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Home > Progressions > I Variation

Tonic Chord Variation

Over the past lessons you've seen examples of how the tonic in a major key progression (I) interacts with other chords in the scale and defines the key of the progression (e.g. A major, E major, C major etc.). 

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What we still need to look at is how that major tonic can be enhanced/modified, just like we've done with other chords in the scale.

So, we already know that the first chord in the scale is a major tonic chord and how this chord is important as the root (or "home") of a major key progression. But there are different types of major chord that can work with this position (similar to how there was with the IV major chord).

The idea is to experiment with these variations. Just as an artist might experiment with different textures and colours on the canvas.

Remember, chords are covered in their own section, so please make sure you've explored that section, but let's go through some examples now...

Major 7th tonic (Imaj7)

Major 7th chords give your major tonic a relaxed and "safe" resolution. Without going too deeply into the theory behind it, the major 7th interval is seen as a "natural" extension of the major triad, because of the 7th's position in the major scale (which is what this chord scale is based upon).

For example, here are two common major 7th forms, the first built on an E string root note, the second on the A string...

major 7th tonic chord on the E string maj7 chord on the A string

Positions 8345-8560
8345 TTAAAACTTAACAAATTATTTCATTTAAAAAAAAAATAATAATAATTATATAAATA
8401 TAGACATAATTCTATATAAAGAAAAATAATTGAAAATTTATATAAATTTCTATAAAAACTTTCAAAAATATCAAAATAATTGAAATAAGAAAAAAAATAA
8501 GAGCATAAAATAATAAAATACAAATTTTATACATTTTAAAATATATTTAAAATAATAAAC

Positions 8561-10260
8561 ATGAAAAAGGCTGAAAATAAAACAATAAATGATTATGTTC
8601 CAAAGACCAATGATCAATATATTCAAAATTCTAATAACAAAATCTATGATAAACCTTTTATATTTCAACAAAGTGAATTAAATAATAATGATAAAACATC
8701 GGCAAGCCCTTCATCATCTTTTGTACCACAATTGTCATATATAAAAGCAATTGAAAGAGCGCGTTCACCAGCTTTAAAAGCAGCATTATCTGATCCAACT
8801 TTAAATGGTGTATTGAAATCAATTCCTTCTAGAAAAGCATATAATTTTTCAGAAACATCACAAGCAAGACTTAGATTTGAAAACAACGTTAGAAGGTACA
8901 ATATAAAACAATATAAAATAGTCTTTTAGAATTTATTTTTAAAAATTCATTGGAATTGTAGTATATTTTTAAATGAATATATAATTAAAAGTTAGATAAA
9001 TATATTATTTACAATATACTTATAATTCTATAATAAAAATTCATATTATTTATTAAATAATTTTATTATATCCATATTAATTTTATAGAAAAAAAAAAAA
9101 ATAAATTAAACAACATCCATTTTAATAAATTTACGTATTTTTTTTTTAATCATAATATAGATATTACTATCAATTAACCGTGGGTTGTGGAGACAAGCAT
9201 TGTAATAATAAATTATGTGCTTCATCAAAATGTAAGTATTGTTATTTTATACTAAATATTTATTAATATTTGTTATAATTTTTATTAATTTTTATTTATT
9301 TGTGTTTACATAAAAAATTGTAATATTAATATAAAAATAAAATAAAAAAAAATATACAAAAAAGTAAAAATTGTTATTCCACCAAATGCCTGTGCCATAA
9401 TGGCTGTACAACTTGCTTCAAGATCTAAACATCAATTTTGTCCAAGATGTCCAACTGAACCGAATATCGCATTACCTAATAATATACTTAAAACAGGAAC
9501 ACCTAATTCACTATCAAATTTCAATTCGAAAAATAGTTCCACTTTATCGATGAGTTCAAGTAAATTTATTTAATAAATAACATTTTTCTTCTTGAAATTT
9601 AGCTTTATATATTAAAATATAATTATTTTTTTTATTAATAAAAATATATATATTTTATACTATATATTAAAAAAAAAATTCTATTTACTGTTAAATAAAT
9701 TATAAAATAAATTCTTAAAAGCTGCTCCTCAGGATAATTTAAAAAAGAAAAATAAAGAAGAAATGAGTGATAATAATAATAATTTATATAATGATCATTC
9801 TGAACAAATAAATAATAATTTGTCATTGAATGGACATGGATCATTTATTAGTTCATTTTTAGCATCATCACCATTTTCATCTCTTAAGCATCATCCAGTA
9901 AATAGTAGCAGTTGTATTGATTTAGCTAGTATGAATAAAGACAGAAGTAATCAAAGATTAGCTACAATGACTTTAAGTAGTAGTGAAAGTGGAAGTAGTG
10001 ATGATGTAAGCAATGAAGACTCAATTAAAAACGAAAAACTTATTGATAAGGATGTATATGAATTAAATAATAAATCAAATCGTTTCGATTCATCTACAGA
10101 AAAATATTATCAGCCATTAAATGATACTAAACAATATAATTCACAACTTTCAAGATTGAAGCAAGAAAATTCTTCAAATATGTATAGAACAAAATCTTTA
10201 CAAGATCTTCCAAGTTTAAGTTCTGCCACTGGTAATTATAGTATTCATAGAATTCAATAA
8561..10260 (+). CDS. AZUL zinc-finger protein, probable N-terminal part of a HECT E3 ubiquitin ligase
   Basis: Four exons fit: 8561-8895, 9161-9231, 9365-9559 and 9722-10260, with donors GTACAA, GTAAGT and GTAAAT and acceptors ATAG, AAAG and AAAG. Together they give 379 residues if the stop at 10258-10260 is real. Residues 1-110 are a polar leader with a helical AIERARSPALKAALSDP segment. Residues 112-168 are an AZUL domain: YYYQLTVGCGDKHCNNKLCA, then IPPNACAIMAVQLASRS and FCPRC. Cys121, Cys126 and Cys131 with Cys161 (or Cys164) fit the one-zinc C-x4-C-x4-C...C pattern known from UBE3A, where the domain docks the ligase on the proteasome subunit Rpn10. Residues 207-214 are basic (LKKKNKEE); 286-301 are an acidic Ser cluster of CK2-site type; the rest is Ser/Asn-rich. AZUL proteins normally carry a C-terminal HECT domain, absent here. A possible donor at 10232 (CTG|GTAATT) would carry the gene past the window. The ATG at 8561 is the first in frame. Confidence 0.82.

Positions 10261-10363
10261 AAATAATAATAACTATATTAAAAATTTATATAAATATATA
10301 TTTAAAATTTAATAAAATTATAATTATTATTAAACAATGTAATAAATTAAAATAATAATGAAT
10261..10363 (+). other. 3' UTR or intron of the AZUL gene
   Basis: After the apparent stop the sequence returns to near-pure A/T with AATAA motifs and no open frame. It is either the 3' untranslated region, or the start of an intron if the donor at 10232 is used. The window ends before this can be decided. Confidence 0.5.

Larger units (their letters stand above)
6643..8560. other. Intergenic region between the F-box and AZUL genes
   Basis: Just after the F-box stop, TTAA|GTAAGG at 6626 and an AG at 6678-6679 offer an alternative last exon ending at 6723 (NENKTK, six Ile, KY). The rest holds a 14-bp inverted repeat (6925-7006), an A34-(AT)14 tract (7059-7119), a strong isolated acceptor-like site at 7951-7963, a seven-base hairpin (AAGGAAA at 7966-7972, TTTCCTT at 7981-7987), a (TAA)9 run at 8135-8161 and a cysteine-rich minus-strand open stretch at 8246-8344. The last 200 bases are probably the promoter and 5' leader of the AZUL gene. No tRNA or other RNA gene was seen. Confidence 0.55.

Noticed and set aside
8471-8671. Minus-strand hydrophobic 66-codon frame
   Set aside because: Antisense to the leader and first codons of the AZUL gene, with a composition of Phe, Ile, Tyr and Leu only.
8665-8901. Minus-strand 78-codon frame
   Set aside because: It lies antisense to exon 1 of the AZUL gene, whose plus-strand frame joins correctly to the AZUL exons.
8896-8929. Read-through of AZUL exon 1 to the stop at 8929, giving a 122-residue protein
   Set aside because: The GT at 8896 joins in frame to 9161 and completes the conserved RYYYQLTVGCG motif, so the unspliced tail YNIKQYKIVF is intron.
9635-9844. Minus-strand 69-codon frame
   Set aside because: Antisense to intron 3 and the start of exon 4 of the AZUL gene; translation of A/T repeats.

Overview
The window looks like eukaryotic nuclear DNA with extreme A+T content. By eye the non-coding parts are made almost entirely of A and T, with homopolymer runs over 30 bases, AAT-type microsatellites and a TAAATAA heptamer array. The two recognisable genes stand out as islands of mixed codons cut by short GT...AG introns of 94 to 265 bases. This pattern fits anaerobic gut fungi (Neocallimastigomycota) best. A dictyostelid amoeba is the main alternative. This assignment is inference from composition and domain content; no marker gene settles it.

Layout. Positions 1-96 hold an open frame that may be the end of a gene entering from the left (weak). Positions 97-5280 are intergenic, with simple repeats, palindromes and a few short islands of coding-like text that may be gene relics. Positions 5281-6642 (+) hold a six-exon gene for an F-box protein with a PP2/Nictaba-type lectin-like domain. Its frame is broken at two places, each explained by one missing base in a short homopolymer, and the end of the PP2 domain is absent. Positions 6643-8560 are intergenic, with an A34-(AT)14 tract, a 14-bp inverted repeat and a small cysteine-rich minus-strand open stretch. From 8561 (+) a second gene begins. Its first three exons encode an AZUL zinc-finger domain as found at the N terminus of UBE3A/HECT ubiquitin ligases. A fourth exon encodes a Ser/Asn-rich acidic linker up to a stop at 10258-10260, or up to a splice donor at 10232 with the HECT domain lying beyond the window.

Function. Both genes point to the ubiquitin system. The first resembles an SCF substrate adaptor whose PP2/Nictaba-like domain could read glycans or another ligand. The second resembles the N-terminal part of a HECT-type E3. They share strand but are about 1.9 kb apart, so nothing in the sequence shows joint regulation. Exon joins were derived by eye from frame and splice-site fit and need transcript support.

There's also the major 9th, which is an extention of the major 7th...

major 9th chord on A string

Dominant 7th tonic (I7)

The staple tonic in blues and jazz progressions. The dominant 7th chord (also used commonly in the IV and V positions as we learned previously), provides a more unstable tonic (i.e. it's not quite like home!), but with its own distinct flavour.

A typical blues progression would use the dominant 7th tonic chord. Again, the two most common forms...

dominant 7th E form barre chord A shape dominant 7th guitar chord

You can also use a dominant 7th chord to "destabalise" the tonic before resolving to the IV chord. Here's an example...

Click to hear

I - A major
I7 - A7 (A dominant 7)
IV - D major
iv - D minor

You'll notice I also turned that major IV into a minor iv, which is one of the variations we looked at for the IV chord.

There are also extentions of these dominant 7th chords which are most commonly used in jazz and blues.

One of my favourites is the dominant 9th chord (e.g. C9)...

dominant 9th chord

Or a 13th chord (e.g. C13) - a very "full" sounding chord (note: the fingering is a bit more awkward for this one, as you need to barre both your index and 4th finger)...

dominant 13th chord

Remember, as these are dominant 7th chords, they can also be used in the V position, as we learned in past lessons that the 5 chord is naturally enhanced by using dominant 7th chords (hence why this 5th degree chord is called the dominant!).

More specifically on "jazzy" chords in another lesson.

Added note tonic chords